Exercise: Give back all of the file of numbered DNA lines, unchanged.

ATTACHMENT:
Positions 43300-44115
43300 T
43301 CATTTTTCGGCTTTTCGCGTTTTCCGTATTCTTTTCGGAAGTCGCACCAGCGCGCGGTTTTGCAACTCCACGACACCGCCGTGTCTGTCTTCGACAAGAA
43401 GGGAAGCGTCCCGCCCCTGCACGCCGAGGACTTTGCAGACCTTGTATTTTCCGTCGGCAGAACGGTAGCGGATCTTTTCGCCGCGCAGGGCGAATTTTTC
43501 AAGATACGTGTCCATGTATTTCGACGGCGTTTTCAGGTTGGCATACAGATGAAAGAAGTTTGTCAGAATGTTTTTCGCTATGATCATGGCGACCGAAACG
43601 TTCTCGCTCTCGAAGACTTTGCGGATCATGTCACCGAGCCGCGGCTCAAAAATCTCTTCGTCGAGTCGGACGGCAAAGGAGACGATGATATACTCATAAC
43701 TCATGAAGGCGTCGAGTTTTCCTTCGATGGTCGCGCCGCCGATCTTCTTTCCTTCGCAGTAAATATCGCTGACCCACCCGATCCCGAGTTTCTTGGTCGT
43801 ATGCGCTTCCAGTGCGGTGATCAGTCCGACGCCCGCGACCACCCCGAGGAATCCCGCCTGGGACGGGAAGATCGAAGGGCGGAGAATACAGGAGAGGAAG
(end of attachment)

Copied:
Positions 43300-44115
43300 T
43301 CATTTTTCGGCTTTTCGCGTTTTCCGTATTCTTTTCGGAAGTCGCACCAGCGCGCGGTTTTGCAACTCCACGACACCGCCGTGTCTGTCTTCGACAAGAA
43401 GGGAAGCGTCCCGCCCCTGCACGCCGAGGACTTTGCAGACCTTGTATTTTCCGTCGGCAGAACGGTAGCGGATCTTTTCGCCGCGCAGGGCGAATTTTTC
43501 AAGATACGTGTCCATGTATTTCGACGGCGTTTTCAGGTTGGCATACAGATGAAAGAAGTTTGTCAGAATGTTTTTCGCTATGATCATGGCGACCGAAACG
43601 TTCTCGCTCTCGAAGACTTTGCGGATCATGTCACCGAGCCGCGGCTCAAAAATCTCTTCGTCGAGTCGGACGGCAAAGGAGACGATGATATACTCATAAC
43701 TCATGAAGGCGTCGAGTTTTCCTTCGATGGTCGCGCCGCCGATCTTCTTTCCTTCGCAGTAAATATCGCTGACCCACCCGATCCCGAGTTTCTTGGTCGT
43801 ATGCGCTTCCAGTGCGGTGATCAGTCCGACGCCCGCGACCACCCCGAGGAATCCCGCCTGGGACGGGAAGATCGAAGGGCGGAGAATACAGGAGAGGAAG